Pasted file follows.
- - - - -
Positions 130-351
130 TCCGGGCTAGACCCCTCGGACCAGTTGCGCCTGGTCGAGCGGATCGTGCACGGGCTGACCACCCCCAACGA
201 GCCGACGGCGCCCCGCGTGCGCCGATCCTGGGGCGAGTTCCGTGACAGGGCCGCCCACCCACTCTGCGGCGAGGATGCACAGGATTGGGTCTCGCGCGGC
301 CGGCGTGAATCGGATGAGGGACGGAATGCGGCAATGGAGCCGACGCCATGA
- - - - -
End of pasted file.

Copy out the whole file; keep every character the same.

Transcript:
Positions 130-351
130 TCCGGGCTAGACCCCTCGGACCAGTTGCGCCTGGTCGAGCGGATCGTGCACGGGCTGACCACCCCCAACGA
201 GCCGACGGCGCCCCGCGTGCGCCGATCCTGGGGCGAGTTCCGTGACAGGGCCGCCCACCCACTCTGCGGCGAGGATGCACAGGATTGGGTCTCGCGCGGC
301 CGGCGTGAATCGGATGAGGGACGGAATGCGGCAATGGAGCCGACGCCATGA